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an enumeration based on char rather than an int

Hey, I read that it is possible to base an enumeration on other data types rather than an int to save memory.  each member of an int based enumeration takes 32 bit and according to my book if you base it on a char, everything will fit into one byte.

__value enum WeekDay : char
{
     Monday = 1, Tuesday..... , Sunday
};

can anyone explains me what exactly happens here and how does the compiler know to base it on an int? the notation seems like the notation for deriving a class from a base class

thanks
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yattias
Asked:
yattias
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3 Solutions
 
yattiasAuthor Commented:
oh and in a regular enumeration, each member takes four bytes right? so does that mean that in the one i listed above, each member would take 1?
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lakshman_ceCommented:
A __value enum is similar to an ordinary C++ enumerated type except for the following:

A __value enum can specify an underlying type.
By default pointer-to rules, a pointer-to a __value enum type is a __gc pointer.

The declaration and behavior of enums has changed from Managed Extensions for C++ to Visual C++ 2005.

The Managed Extensions enum declaration is preceded by the __value keyword. The idea here is to distinguish the native enum from the CLR enum which is derived from System::ValueType, while suggesting an analogous functionality.

Specifying the type is an additional info to call the right enum through functions. Please refer to this link to understand more about all these
http://msdn2.microsoft.com/en-us/library/ms235243.aspx
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AndyAinscowCommented:
You could encode it bitwise (binary flags).
and int can then store up to 32 possibilities (for the 32 bit version of an int to be precise).

You can test with the binary and (&)   operator for instance.

crudely
enum eFirst = 0x01, eSecond = 0x02, eThird = 0x04, eFourth = 0x08....

int iValue = 0x05;  // eFirst + eThird
iValue & eFirst     //TRUE
iValue & eSecond //FALSE
iValue & eThird    //TRUE
iValue & eFourth  //FALSE
....
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yattiasAuthor Commented:
reply to comment from lakshman_ce

>A __value enum is similar to an ordinary C++ enumerated type except for the following:
>
>A __value enum can specify an underlying type.
>By default pointer-to rules, a pointer-to a __value enum type is a __gc pointer


when you said underlying type did you mean the type after the colon?

                 __value enum WeekDay : char (in this case the underlying type would be char right?)
and if so, you could specify an underlying type only in __value types and not in regular c++ enumerations?

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yattiasAuthor Commented:
reply to comment from AndyAinscow

>enum eFirst = 0x01, eSecond = 0x02, eThird = 0x04, eFourth = 0x08....

I kinda see what you did here with the hexadecimal but not quite completely, could you explain please? Lets say I want to create an instance of eFirst, how would I access the types (eFirst, eSecond) and so on? what values would they have? thanks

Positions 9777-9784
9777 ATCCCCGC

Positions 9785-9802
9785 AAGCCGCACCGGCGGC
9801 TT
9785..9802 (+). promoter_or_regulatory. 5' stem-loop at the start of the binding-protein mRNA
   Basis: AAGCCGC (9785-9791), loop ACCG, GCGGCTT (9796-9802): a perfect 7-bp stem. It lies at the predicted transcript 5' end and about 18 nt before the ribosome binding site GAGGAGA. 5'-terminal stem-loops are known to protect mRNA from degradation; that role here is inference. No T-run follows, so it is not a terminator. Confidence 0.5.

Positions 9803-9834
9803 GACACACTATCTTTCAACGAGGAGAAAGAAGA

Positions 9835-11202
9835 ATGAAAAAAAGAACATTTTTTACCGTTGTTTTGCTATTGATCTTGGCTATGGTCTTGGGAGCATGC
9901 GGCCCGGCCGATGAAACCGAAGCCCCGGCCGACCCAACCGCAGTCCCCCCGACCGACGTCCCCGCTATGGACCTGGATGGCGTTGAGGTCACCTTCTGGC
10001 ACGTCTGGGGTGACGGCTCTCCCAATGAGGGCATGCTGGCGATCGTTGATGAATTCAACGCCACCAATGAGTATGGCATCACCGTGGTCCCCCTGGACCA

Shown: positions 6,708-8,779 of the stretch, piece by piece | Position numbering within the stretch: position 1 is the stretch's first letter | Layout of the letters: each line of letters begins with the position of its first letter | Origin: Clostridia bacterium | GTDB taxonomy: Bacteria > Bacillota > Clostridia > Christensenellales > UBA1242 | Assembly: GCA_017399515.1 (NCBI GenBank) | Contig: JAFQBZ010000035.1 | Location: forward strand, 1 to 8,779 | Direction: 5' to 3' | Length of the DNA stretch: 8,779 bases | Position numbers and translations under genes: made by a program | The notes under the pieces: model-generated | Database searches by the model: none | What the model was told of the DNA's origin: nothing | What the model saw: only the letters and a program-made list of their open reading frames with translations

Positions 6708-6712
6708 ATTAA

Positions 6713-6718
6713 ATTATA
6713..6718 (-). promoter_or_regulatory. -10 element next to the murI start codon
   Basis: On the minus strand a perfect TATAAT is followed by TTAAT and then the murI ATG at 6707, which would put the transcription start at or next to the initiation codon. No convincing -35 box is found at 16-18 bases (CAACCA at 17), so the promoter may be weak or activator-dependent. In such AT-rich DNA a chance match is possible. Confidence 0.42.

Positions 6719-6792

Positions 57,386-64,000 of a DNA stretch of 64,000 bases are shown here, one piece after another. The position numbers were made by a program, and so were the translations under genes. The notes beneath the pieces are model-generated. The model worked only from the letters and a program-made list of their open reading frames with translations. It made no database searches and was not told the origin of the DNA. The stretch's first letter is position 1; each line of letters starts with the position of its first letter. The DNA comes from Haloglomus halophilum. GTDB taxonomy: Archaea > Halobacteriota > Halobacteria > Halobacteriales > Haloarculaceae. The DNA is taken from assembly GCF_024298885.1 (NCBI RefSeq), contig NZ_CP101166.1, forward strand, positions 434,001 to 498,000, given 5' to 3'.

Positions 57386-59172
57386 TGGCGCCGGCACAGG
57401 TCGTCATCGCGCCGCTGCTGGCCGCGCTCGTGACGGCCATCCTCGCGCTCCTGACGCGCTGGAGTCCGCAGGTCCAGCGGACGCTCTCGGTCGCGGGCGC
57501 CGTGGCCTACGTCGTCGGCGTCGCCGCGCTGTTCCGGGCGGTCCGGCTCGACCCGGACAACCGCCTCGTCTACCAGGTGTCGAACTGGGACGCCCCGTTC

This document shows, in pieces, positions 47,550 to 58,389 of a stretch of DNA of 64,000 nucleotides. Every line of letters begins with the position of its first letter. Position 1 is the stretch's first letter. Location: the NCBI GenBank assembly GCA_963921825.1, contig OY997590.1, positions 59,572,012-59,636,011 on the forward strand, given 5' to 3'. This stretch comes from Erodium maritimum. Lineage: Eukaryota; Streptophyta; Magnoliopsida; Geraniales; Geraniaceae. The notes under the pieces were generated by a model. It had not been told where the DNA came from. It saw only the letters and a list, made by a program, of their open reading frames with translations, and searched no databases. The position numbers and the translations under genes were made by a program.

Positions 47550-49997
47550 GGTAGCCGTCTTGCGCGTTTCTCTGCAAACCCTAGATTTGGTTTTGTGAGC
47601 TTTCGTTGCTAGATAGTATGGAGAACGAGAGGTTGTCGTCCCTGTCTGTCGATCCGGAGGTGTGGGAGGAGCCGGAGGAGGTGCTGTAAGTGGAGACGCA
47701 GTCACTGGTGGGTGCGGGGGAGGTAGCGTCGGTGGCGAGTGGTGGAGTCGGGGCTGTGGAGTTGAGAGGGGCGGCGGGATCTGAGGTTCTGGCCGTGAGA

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AndyAinscowCommented:
The hex values are the values you use.  The 'result' is made up of various binary values.  There are various binary comparison operators available (and, or, exlusive or...).
What the bitwise comparison does is just pack certain values (eg. flags..open closed, paid, not paid....) into ONE variable.  re the first part of you question about saving space.
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lakshman_ceCommented:
>>when you said underlying type did you mean the type after the colon?

Exactly.
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DanRollinsCommented:
Good "old-fashioned" enum values are always int, but they work a lot like a #define, that is, when the compiler sees it, it uses whatever datatype is in the context.

With that in mind, consider that the actual bit-length of the enum is often irrelevant.  For instance,

      enum WeekDay {  Monday = 1, Tuesday=2, Sunday=7 };

      BYTE DayOfWeek= 1;
      if ( DayOfWeek == Monday ) {
            ...
      }

The compiler will use a one-byte comparison.  The generated code will be optimal and storage space for the variable will be minimized.

In trying to understand your question... it occurs to me that you may have an array (or other memory consuming object) and you want to avoid using up four bytes each time your enum is used.  In that case, just define the value as a one-byte value in the array, and let the compiler use its default conversion logic.
 
      enum WeekDay {  Monday = 1, Tuesday=2, Sunday=7 };
      enum Month {  January= 1, February=2, December=12 };

      struct MyStruct {
            char szName[20];
            WeekDay eDay;     // four bytes
            Month   eMonth;   // four bytes
      };

      struct MyStruct2 {
            char szName[20];
            BYTE eDay;       // one byte
            BYTE eMonth;     // one byte
      };

      MyStruct r;
      r.eDay=  Monday;     // a four-byte data move

      MyStruct2 r2;
      r2.eDay=  Monday;     // a one-byte data move

The second structure stores the data more efficiently.  If you have an array of 1000 of these, the second method will save you 6000 bytes or memory (three bytes for each eDay and three more for each eMonth).  The savings is in memory space... there is often NO advantage in speed since under the covers, the CPU actually has to do *extra* work to isolate a single byte when it is on an odd (non-DWORD) memory address.

-- Dan
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